By Shirley Ramsey
The Norman Transcript
NORMAN — Each April, it matters about which column the numbers fall into. Jerry’s first surgery for cataracts occurred in November and the other, December.
“How’re you seeing now?” friends say.
“Great. It’s just great. My insurance isn’t covering but one eye. However, I’m told I can get it back in April.”
His larger bill came in January.
“It won’t count this year,” Jerry’s tax consultant tells him. “You paid that in the new year. It won’t count until next April.”
“But I need both this year to meet the allowable. The surgeries were both last year, and if I count them separately, it won’t help me in either year.”
“It’s funny that bookkeepers never worry about April when billing late.”
One neighbor lady consults. She is paid well.
“Look at this,” Margie tells her husband. “I received more pay this time. They gave me a raise. How about that?” Her client agreed to take out taxes. They forgot.
Margie is told she has to pay the taxes on that consulting fee.
“Just pay and forget it,” her husband advises.
“That’s not the point. I have to pay late fees and a penalty. Had I realized at the time I owed it and paid in time, I wouldn’t owe the IRS even more.”
Being single, Charley needs bolstering in April. He decides to buy a cow as a deductible.
“This is neat,” Charley tells his girlfriend. “I just bought a Jersey cow for this young family in Africa. The nonprofit takes care of getting the cow to them with feed and such, and I get a deduction.”
“On the other hand, we could get married,” she coyly responds. “Just think of how that would increase your deductions?”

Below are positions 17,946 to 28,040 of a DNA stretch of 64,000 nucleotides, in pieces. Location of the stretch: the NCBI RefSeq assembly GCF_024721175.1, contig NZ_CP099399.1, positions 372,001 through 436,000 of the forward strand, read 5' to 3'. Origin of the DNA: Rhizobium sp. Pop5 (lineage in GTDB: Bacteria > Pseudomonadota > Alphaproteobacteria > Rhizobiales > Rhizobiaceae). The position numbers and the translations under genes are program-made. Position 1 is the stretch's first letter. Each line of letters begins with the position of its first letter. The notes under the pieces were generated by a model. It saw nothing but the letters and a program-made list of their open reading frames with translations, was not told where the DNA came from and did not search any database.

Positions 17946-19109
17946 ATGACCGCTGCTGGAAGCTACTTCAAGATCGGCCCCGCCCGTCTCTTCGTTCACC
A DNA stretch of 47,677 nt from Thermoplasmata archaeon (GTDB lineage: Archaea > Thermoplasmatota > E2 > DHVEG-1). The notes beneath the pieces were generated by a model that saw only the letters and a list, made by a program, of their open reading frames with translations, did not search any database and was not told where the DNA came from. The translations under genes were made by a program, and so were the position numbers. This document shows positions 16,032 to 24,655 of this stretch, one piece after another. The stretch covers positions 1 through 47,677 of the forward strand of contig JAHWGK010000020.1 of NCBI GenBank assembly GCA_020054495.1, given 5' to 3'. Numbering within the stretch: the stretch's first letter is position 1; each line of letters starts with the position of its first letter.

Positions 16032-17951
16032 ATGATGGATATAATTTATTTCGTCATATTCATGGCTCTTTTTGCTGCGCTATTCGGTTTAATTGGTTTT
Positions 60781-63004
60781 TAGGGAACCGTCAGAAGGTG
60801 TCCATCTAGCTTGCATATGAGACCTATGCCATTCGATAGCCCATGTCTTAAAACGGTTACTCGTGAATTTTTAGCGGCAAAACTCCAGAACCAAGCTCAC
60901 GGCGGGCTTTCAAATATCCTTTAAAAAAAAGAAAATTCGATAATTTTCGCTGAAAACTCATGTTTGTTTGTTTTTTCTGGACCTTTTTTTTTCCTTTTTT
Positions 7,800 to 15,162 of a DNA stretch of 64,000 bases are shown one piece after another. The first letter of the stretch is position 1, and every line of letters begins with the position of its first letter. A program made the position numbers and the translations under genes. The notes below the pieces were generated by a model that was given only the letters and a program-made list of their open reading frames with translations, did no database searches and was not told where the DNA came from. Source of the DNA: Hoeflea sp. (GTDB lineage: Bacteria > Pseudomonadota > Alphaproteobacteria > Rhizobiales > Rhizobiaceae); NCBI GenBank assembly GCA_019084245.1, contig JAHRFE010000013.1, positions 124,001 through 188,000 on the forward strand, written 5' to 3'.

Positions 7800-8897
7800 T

Wedding bells ring sometimes at this time of year.
Then another deduction or two will appear.
“But I didn’t plan on twins,” Myron tells his friend. “My wife and I are happy about it, but I’m worried. How can I take care of two at a time?”
His friend advises him, “Check with your financial adviser. Those little dividends will help at tax time.” Myron found out there is nothing like times two in April.
Perhaps counting begins with piles of stones. Each usually bears the weight of a sign, plus or minus.
Josh is just learning to count. His sister is helping him learn. “Here, Josh,” she tells him. “I subtract one cookie from your pile and then add it to my pile. Now can you remember those two words, ‘add’ and ‘subtract’?”
His sister may be on her way to becoming a financial adviser. Except, Josh isn’t convinced.
“Sure, I remember,” he says. “I s-s-subtract a cookie and then one more from your pile and I a-a-add two to mine. Right?”
Policy about changing the way Americans pay income tax pops up from time to time. Yet everyone paying the same taxes wouldn’t be nearly as exciting. It’s almost like Christmas in April to open the tax consultant’s brown envelope.
Shirley Ramsey, a retired professor of journalism, lives in Norman.
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